Te Tai – Treaty Settlement Stories

Story: Te Mana o te Reo Māori

Dr Richard Benton

A Pākehā scholar and researcher who sounded the alarm in the 1970s about the rapid loss of the Māori language even in places where it had once been strong.
Richard Benton and Judith Huntsman.
Richard Benton with anthropologist Judith Huntsman in 1995.
Anthropology Photographic Archive, University of Auckland, Reference: 494310

Richard Benton was raised in Northland, where he developed life-long interests in both the language of the land and the plants that grew upon it.

He studied linguistics, completing his doctorate at the University of Hawai’i (Mānoa) in 1972. Returning to Aotearoa, he joined Ngā Kaiwhakapūmau i te Reo and supported the te reo Māori claim to the Waitangi Tribunal. He and his wife Nena Benton’s years of research and numerous detailed and eloquent papers on te reo provided an authoritative sociolinguistic research corpus which underpinned the evidence presented by claimants to the Waitangi Tribunal in Wai 11.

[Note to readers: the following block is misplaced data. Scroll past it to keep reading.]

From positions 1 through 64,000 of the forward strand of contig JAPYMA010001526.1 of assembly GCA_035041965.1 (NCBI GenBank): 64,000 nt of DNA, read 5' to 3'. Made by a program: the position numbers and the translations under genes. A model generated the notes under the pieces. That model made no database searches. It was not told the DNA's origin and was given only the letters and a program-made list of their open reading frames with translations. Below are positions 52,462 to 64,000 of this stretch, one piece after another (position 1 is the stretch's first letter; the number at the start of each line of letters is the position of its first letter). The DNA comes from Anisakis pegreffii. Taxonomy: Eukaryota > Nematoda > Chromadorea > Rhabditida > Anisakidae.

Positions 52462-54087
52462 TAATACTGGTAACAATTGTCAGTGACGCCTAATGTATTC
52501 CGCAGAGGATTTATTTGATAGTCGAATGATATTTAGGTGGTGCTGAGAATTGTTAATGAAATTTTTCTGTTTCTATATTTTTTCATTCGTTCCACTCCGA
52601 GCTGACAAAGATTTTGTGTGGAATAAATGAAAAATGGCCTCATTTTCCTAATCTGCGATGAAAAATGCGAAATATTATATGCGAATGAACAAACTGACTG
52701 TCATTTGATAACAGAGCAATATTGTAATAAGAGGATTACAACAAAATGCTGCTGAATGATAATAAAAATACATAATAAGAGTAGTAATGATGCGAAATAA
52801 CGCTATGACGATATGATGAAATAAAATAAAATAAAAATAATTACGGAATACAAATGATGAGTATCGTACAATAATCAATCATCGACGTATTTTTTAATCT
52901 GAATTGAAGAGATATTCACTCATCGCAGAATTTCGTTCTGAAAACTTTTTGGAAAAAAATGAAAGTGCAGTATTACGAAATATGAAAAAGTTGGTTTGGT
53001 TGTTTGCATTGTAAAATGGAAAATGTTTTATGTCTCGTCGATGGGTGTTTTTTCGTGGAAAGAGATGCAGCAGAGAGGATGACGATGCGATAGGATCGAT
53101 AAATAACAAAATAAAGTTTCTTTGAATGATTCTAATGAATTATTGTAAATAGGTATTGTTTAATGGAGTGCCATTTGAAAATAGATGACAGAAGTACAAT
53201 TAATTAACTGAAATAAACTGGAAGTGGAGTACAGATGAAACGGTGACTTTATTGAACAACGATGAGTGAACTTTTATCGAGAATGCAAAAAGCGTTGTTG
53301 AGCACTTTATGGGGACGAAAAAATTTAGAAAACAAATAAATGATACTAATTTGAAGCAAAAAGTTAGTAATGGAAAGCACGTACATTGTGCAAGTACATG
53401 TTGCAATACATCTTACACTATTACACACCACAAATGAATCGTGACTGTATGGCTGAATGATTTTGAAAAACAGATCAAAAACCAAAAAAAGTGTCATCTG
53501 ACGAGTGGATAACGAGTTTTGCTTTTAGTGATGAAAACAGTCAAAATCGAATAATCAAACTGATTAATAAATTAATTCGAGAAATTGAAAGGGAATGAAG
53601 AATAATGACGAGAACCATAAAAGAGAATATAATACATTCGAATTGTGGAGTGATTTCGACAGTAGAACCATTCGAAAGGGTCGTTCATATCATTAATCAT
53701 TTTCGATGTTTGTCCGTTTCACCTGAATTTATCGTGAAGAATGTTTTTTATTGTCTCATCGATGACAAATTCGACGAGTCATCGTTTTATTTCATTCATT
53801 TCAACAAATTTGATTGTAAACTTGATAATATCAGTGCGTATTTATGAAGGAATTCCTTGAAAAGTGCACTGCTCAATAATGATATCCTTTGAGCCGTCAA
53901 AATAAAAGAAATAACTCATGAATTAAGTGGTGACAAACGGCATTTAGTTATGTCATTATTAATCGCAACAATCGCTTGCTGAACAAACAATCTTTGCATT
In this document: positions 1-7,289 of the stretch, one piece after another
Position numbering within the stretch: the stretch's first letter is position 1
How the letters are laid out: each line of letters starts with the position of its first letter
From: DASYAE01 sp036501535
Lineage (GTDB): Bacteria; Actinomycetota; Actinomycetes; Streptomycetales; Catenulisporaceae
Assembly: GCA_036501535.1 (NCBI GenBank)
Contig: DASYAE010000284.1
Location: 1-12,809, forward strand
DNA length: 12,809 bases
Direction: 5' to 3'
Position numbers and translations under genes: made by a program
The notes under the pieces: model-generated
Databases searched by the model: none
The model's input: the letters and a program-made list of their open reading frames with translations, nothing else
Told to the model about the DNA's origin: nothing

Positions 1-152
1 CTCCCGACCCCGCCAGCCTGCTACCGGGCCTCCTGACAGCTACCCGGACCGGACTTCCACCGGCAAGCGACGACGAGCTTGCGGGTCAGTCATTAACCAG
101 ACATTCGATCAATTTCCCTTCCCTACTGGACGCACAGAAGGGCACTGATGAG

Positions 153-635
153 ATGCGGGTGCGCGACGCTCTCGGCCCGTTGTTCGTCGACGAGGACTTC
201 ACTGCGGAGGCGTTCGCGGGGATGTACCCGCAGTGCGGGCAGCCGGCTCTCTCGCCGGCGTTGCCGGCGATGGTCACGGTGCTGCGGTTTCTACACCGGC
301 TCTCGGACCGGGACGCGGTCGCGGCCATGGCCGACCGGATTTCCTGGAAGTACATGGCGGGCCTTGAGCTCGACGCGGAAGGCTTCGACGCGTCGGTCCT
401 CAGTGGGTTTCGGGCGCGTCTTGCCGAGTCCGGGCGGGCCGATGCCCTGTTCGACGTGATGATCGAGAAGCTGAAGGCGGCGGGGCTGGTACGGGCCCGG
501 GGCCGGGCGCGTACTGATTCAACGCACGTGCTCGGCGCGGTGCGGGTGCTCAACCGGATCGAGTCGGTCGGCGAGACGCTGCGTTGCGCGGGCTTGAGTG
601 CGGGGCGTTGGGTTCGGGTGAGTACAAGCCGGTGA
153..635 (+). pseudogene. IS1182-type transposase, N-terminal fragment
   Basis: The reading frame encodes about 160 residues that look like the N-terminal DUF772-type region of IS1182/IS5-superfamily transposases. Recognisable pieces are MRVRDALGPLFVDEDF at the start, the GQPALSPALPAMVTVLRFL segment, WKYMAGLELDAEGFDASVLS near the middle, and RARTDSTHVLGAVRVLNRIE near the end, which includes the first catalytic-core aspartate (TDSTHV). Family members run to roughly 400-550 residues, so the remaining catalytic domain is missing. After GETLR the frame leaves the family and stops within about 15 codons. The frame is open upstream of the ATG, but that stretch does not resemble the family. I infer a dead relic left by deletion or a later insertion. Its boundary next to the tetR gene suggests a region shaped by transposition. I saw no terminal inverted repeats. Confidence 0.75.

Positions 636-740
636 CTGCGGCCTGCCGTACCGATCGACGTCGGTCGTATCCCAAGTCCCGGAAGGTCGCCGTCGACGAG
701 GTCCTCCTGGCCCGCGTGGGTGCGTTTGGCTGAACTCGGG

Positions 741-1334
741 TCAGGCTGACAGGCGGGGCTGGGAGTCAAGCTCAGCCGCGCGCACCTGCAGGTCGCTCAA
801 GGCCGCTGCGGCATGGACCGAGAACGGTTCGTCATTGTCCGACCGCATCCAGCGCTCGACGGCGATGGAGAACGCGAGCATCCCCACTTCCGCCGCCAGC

With Nena, he led a major survey of the use of the Māori language for the New Zealand Council for Educational Research between 1973 and 1979. Their sobering findings underpinned later thinking about and planning for revitalisation and language policy.

Richard Benton has been Tumuaki, Te Wāhanga Kaupapa Māori of the New Zealand Council for Educational Research, Deputy Director of the Centre for Maaori Studies and Research at the University of Waikato (1996–99), Director of the James Henare Māori Research Centre at the University of Auckland (1999–2003), Adjunct Professor with Te Mātāhauariki Institute at the University of Waikato (2004–07), and President of the Polynesian Society.

From 2008 he led work on Te Māra Reo, The Language Garden, beside the Waikato River near Taupiri. On this property, Tumanako, grow trees and other plants that were given names brought to Aotearoa by the ancestors of Māori. Te Māra Reo shows, on the ground and online, the links between Aotearoa and other Pacific and Asian nations that are embodied in common words for plants. Te Māra Reo celebrates both our natural heritage and our linguistic heritage.